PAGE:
Greater Toronto Area man’s accessory charges stayed

Greater Toronto Area man’s accessory charges stayed

On behalf of Neuberger & Partners LLP posted in violent crimes on Tuesday January 28, 2014.

When someone is charged with a crime, there needs to be sufficient evidence supporting the charge or the charges will be dismissed. Not only does this serve to free up judges from hearing pointless cases, but it also protects Ontarians from being charged with crimes based on mere speculation or inference. Since there is tremendous negative publicity that comes with even an allegation of wrongdoing, it is important that police and the Crown respect those rights, charge only those for whom there is credible evidence to do so and have charges dropped against those unnecessarily charged.

Another option is to have charges stayed. When charges are stayed, it means that the charges will be removed from an individual’s record, but that the Crown has one year to reactivate the charges should they find the necessary evidence to do so. For one man facing charges of accessory after the fact to manslaughter, accessory to discharging a firearm and accessory to committing aggravated assault, the fact that the Crown has stayed his charges indicates that they don’t have enough evidence for a conviction.

According to the Ministry of the Attorney General, most cases of stayed charges are due to the Crown’s inability to convict  or if a conviction is not in the public interest. While there has been no word on why exactly the Crown has taken the charges off the books, the fact that the charges had previously been downgraded may demonstrate a lack of confidence in the Crown’s ability to prosecute.

While the Crown has done the right thing by staying the charges in this case, it is not always so prudent. When charged with a violent crime, a defendant will likely need the help of a lawyer to challenge the Crown’s evidence and ask for the charges to be dismissed.

Source: The Canadian Press, “Charges stayed in Anthony Smith death,” Jan. 28, 2014


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On behalf of Neuberger & Partners LLP posted in COVID-19 on Tuesday March 17, 2020.

At Neuberger and Partners, we are monitoring the COVID-19 situation and have implemented safety measures to ensure the safety of our clients and staff. Our priority is and always will be the health, well-being and safety of our staff, clients and colleagues.

We have put in place various measures to prevent and minimize the impact of COVID-19:

  • In addition to standard hand-washing habits, our staff are washing hands before and after every client interaction;
  • All individuals entering our office will be required to use our hand sanitizer to ensure the safety of our other clients and staff;
  • Regular disinfecting of our offices, public areas, meeting rooms and board rooms as well as increasing the frequency of disinfection of higher-traffic surface areas;
  • If a lawyer or client who has a scheduled meeting is feeling unwell, they will be strongly encouraged to stay home;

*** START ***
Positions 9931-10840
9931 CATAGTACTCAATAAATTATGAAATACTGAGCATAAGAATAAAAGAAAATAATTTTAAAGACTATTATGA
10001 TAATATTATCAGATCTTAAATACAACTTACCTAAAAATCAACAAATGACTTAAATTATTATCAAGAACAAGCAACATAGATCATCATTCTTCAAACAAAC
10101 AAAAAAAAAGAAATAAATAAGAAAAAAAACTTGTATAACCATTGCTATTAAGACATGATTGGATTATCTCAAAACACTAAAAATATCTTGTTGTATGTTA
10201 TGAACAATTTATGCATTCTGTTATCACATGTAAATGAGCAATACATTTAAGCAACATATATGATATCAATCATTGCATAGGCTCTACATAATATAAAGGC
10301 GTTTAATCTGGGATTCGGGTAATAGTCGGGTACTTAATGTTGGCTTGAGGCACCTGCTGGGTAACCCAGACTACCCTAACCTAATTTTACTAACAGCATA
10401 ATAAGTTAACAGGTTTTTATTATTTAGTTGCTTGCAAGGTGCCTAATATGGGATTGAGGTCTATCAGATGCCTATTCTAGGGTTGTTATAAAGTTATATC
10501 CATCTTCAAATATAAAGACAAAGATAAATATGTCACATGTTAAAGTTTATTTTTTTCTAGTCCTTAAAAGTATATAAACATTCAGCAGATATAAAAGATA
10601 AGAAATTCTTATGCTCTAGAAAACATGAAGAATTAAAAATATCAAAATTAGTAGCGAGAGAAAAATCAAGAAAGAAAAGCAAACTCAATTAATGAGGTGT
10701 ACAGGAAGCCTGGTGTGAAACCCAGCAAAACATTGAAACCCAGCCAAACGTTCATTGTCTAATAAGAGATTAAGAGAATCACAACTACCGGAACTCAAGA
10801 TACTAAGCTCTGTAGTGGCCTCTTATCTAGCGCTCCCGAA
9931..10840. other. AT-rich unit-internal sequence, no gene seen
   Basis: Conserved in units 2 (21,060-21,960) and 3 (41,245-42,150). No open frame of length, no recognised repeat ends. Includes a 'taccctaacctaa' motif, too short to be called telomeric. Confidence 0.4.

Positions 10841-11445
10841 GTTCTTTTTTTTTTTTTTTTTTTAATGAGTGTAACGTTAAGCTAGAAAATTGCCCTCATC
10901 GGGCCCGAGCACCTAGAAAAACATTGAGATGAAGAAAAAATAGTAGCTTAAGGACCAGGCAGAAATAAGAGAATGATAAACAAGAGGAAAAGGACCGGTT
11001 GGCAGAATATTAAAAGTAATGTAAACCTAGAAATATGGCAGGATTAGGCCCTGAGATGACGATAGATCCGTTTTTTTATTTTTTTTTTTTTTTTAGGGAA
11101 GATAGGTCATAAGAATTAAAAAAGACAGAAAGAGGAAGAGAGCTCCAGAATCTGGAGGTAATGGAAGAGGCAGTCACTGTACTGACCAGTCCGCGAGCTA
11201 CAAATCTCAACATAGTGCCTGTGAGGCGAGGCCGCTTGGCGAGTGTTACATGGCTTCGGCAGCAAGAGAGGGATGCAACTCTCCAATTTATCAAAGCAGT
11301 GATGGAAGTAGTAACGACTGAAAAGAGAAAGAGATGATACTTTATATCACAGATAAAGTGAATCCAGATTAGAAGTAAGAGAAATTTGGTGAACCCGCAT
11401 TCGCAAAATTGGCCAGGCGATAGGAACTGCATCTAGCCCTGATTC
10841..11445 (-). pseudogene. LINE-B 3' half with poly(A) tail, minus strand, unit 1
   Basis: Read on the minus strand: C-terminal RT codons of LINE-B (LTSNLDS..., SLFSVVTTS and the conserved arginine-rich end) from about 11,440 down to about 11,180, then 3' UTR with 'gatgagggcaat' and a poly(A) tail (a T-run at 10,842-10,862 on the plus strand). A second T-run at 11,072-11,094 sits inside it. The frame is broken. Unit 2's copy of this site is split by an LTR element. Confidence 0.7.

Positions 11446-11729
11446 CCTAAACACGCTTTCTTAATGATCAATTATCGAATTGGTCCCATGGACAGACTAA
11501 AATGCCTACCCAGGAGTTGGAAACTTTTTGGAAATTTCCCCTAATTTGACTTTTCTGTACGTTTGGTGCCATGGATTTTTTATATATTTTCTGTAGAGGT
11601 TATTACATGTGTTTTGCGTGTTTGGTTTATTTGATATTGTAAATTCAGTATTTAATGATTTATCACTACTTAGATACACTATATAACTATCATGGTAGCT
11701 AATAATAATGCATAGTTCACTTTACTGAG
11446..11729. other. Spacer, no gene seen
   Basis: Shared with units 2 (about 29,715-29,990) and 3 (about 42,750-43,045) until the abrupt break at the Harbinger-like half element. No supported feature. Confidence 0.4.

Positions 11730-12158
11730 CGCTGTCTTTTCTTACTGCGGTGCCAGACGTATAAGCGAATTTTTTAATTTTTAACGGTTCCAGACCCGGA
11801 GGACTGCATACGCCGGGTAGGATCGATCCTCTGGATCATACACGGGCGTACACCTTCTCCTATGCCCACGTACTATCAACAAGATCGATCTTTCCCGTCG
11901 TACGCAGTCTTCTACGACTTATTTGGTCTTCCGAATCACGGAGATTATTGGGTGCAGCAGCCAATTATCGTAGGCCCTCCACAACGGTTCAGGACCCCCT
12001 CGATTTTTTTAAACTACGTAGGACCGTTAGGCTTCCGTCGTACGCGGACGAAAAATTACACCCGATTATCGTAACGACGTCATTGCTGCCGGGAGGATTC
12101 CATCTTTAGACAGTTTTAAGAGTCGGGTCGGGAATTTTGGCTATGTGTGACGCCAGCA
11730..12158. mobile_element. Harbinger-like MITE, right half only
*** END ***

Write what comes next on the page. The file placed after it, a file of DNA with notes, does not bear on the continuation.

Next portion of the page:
• For the time being, we will avoid greeting clients and colleagues with our usual handshakes;
  • We will make every effort to ensure our firm will be stocked up with extra tissue and alcohol-based hand sanitizer; and
  • We will monitor and stay informed from the Government of Canada and World Health Organization for facts as they become available. We will ensure all staff and team members are educated on symptoms and are well informed on prevention and best practices.

Frequently Asked Questions:

Will the firm still run if there are closures?

  • We are committed to assisting our clients. We remain open to assist our clients at this time (following aforementioned standards for health and safety). For clients who wish to communicate with our firm virtually, we have the technology for virtual meetings and are able to respond to the needs of our clients in a manner best to protect our staff and clients’ health.

Are staff and lawyers set up to work virtually?

  • All lawyers and staff are set up to work virtually and continue to assist clients and one another remotely. All lawyers are available via telephone, email and virtual video conferencing.

What is the court situation? How will we deal with court closures?

  • At this time, the Superior Court of Justice is closed from March 17, 2020 to June 1, 2020 – unless a judge orders otherwise.
    If you have a March matter, your matter will be postponed to June 2, 2020.
    April matters will be postponed to June 3, 2020 and May matters will be pushed to June 4, 2020.
  • Similarly, the Ontario Court of Justice will be closed for 10 weeks for all out of custody matters in criminal practice court. In custody matters will still be addressed. It is unclear if out of custody matters such as trials or preliminary hearings will continue since the courts have left this decision to the discretion of the judges. However, Bail courts will remain open for the time being.
  • The Court of Appeal for Ontario has suspended all scheduled appeals until April 3, 2020. But we are still able to file materials and apply for urgent appeals to be heard.
  • We will advise clients by email of their next Court date.

How can payments be made?

  • Payments can be made via e-transfer and visa payments can be made over the phone.

If I have to deliver something to my lawyer, how shall I go about it?

  • For clients who wish to drop off documents but do not wish to come in contact with any one at the firm, you are encouraged to drop them off in our mail slot in front of our office.

We will be open and available for any questions, comments or concerns. Please call (416) 364-3111 for any further information.

Stay safe and healthy,

Joseph Neuberger